And in the case of Propeller Niagara v. Cordes, supra: 'A clean bill of lading, in general, imports, unless the contrary appear on its face, that the goods are to be safely and properly secured under deck.' 21 page 23, 62 page 23, 16 L. Ed. 41.

 In the case of The Peter Helms, D.C.W.D. Wash. 1938, 24 F.Supp. 461, the Court had the identical problem as in this case. There was a clause printed on the back of the bill of lading to the effect that ' * * * the right to carry said merchandise on deck or under deck * * * is expressly reserved to the carrier.'

 The Court held that provision valid stating: 'The bill of lading here is not 'a clean bill of lading', within the ruling of the St. Johns Case, * * * 263 U.S. 119, 44 S. Ct. 30, 68 L. Ed. 201, requiring under deck stowage where the carriage contract, following a previous preliminary contract between the parties granting an option, is silent as to the place of stowage, because here, instead of remaining silent on the question, the bill of lading, constituting the only disclosed agreement * * * between the parties, expressly provides for either on-deck or under-deck stowage. The parties may lawfully stipulate for on-deck stowage, * * * and they did so , in this case. By stowing on deck, the the carrier only did what, by the express terms of the contract, it had the stipulated right to do.' 24 pages 461-462.

 This decision was tacitly approved by the Court in the case of American Tobacco Co. v. Katingo Hadjipatera, D.C.S.D.N.Y. 1948, 81 F.Supp. 438, at page 448, wherein a bill of lading giving a qualified or provisional right to stow on deck was distinguished from a bill of lading giving the carrier an unqualified right to stow on deck.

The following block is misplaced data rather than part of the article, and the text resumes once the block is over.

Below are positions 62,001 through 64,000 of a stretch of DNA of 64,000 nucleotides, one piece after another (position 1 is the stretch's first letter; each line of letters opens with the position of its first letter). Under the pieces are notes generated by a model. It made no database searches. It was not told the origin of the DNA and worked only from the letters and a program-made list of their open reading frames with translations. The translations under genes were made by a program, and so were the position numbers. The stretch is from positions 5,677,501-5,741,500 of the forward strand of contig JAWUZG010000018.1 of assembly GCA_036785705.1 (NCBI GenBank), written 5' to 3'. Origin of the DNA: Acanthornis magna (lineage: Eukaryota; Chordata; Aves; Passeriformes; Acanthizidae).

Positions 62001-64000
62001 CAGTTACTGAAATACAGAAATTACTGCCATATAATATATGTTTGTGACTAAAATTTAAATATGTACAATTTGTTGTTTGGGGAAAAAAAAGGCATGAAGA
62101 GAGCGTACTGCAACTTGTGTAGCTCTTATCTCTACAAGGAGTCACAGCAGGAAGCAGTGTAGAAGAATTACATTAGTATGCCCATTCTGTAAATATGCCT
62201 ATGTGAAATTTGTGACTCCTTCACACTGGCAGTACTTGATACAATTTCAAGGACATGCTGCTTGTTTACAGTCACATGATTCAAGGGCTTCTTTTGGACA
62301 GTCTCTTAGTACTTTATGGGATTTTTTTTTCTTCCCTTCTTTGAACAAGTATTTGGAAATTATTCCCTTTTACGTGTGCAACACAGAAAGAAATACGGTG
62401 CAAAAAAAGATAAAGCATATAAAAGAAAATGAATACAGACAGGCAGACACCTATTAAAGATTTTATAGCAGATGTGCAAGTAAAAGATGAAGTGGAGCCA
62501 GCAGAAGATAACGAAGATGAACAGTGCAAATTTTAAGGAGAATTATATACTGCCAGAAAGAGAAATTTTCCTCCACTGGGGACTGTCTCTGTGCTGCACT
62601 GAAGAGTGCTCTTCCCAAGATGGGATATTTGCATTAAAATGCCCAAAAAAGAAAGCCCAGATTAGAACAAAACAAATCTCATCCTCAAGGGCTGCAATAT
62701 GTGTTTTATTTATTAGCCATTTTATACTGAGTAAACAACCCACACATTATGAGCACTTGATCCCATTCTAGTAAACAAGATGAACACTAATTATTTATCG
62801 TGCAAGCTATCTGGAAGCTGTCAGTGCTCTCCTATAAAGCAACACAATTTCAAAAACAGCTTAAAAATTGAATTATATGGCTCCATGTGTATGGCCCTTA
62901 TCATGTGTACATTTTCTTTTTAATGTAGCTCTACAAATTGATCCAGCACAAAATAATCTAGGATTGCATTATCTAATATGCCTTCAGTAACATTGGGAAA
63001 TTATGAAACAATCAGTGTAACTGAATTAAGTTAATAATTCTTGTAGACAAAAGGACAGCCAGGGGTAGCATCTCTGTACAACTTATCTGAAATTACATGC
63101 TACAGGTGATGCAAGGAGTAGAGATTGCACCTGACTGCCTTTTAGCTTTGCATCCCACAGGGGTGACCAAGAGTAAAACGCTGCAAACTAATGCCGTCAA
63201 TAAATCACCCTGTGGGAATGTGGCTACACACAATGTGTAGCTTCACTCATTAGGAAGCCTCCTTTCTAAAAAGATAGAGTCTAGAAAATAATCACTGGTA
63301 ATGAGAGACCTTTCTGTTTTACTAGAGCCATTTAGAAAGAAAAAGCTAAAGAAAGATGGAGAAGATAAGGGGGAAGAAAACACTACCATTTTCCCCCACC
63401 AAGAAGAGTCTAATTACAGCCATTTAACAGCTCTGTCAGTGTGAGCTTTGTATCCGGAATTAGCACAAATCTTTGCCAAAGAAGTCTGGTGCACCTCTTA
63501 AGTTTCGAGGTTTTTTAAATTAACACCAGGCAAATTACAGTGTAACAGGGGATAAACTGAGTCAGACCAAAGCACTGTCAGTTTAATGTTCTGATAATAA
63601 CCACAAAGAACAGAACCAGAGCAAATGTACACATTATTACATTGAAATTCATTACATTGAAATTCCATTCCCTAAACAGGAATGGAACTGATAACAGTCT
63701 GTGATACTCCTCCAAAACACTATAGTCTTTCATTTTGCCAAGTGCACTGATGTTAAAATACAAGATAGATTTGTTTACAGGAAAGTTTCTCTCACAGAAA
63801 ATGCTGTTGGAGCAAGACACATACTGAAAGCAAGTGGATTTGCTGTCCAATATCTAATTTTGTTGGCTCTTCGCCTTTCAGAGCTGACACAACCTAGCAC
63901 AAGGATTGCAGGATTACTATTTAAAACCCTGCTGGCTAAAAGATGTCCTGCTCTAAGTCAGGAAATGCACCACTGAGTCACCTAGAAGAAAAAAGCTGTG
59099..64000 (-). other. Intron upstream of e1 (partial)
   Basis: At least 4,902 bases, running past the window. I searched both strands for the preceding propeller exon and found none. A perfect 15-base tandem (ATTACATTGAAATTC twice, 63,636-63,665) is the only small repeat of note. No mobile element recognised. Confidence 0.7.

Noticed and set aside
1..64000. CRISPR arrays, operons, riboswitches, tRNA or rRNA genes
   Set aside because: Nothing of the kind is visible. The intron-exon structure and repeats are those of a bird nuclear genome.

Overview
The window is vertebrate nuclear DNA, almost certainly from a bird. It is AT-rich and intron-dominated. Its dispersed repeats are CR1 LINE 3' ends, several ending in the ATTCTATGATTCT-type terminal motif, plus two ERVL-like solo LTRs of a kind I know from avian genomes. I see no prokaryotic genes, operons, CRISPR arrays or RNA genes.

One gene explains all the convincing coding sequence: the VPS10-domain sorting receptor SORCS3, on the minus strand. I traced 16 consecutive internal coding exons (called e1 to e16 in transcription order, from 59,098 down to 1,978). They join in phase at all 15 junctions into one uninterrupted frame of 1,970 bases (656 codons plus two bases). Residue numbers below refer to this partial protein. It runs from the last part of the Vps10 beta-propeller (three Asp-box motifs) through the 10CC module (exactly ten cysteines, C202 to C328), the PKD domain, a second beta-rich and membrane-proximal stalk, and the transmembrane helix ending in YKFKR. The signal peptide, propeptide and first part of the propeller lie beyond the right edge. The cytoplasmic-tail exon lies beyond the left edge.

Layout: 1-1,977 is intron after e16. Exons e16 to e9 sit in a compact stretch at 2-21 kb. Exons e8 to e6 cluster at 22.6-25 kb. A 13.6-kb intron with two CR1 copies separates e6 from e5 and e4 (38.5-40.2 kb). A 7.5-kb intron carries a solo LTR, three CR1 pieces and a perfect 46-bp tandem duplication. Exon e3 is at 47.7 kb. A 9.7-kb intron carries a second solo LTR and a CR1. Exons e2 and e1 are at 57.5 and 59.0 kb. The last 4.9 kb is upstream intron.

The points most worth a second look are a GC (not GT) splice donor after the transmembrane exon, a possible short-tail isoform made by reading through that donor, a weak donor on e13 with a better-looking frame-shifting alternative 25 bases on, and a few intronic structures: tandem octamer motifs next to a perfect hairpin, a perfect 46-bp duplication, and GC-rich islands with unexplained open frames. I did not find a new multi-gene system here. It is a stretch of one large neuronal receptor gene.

Libelant claims, however, that it is an innocent purchaser for value of the bill of lading and not the shipper. The purchaser takes the bill subject to all provisions on its face. The Idefjord, 2 Cir., 1940, 114 F.2d 262, certiorari denied, 1940, 311 U.S. 707, 61 S. Ct. 175, 85 L. Ed. 459. That is the very reason why the Court of Appeals for this Circuit in the Idefjord case, supra, held that issuance of a 'clean' bill of lading with no provision for stowage at the commencement of a voyage does not permit a change to on deck carriage in transit by agreement between the shipper and the carrier since this is a deviation from the terms of the original contract of carriage, which had passed in the form of a bill of lading into the hands of innocent purchasers with no notice of the change.

 The rationale of that decision was undoubtedly the same as that in the St. Johns case, supra. In that case the shipper and carrier had entered into a preliminary agreement that goods could be carried 'on or under deck, ship's option'. However, when the goods were loaded, 'clean' bills with no endorsement or provision concerning stowage were issued. The Supreme Court held that the issuance of 'clean' bills was the exercise of an option to stow the goods under deck. The decision was without doubt an attempt to preclude the circulation of 'clean' bills which ...